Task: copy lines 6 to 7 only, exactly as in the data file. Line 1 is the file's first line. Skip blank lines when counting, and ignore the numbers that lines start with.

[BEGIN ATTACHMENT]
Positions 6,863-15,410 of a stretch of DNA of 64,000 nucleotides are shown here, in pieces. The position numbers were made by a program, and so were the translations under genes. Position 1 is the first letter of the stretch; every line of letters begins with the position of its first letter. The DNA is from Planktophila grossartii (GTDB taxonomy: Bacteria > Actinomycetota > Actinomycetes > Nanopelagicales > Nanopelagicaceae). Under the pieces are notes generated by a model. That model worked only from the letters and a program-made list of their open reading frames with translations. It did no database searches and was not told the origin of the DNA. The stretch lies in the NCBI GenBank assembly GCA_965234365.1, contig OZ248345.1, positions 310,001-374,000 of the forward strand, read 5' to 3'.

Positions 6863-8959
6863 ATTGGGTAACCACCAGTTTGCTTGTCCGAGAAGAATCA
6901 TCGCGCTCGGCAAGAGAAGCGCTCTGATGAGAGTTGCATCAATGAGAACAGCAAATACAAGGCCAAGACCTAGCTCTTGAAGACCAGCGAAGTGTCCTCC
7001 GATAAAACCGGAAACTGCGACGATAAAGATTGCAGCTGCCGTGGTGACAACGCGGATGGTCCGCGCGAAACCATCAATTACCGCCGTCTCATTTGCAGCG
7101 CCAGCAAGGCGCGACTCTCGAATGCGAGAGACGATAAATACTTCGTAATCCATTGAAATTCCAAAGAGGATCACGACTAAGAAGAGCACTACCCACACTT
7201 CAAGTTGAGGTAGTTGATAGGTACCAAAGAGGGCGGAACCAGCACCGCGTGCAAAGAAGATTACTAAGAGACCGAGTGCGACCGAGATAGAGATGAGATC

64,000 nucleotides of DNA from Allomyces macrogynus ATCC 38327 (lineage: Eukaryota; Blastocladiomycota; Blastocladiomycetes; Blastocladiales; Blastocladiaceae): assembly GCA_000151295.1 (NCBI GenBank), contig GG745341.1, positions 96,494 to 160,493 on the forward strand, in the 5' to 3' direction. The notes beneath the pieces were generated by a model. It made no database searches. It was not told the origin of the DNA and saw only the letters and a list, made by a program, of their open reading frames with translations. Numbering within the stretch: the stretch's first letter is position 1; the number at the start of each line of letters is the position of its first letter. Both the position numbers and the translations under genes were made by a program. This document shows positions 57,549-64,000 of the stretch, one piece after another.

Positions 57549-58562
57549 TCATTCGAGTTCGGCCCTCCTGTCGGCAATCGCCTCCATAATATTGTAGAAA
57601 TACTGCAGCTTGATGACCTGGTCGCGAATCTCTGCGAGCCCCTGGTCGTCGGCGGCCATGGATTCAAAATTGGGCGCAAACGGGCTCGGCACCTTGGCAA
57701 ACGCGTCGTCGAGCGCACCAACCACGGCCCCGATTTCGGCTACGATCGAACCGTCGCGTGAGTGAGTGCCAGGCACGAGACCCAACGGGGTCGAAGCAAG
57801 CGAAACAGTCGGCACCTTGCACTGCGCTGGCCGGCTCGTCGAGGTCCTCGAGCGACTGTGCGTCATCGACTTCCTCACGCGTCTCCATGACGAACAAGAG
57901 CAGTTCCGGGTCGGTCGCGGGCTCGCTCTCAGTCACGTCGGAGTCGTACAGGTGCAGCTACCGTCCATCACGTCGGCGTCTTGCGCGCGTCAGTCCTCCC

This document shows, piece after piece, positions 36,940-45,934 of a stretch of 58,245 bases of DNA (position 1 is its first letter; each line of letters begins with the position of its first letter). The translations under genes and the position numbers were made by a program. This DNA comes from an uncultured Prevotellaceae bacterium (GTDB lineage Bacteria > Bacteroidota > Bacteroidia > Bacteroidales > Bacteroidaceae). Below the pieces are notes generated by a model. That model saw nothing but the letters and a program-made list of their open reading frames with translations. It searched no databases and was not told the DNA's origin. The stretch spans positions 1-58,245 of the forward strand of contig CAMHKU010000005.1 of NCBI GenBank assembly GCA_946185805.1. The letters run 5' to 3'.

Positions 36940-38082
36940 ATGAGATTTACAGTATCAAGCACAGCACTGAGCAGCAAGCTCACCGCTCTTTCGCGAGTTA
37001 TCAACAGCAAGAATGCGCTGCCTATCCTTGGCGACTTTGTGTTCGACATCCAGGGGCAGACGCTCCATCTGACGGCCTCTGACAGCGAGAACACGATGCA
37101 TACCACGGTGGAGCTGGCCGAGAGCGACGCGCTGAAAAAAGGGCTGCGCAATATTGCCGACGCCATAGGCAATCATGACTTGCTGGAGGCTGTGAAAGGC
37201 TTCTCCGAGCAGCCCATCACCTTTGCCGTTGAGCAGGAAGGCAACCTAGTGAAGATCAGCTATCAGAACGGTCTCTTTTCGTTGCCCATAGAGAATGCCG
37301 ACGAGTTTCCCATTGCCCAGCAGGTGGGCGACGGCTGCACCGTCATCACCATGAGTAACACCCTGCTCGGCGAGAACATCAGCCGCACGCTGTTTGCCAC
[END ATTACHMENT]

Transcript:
7101 CCAGCAAGGCGCGACTCTCGAATGCGAGAGACGATAAATACTTCGTAATCCATTGAAATTCCAAAGAGGATCACGACTAAGAAGAGCACTACCCACACTT
7201 CAAGTTGAGGTAGTTGATAGGTACCAAAGAGGGCGGAACCAGCACCGCGTGCAAAGAAGATTACTAAGAGACCGAGTGCGACCGAGATAGAGATGAGATC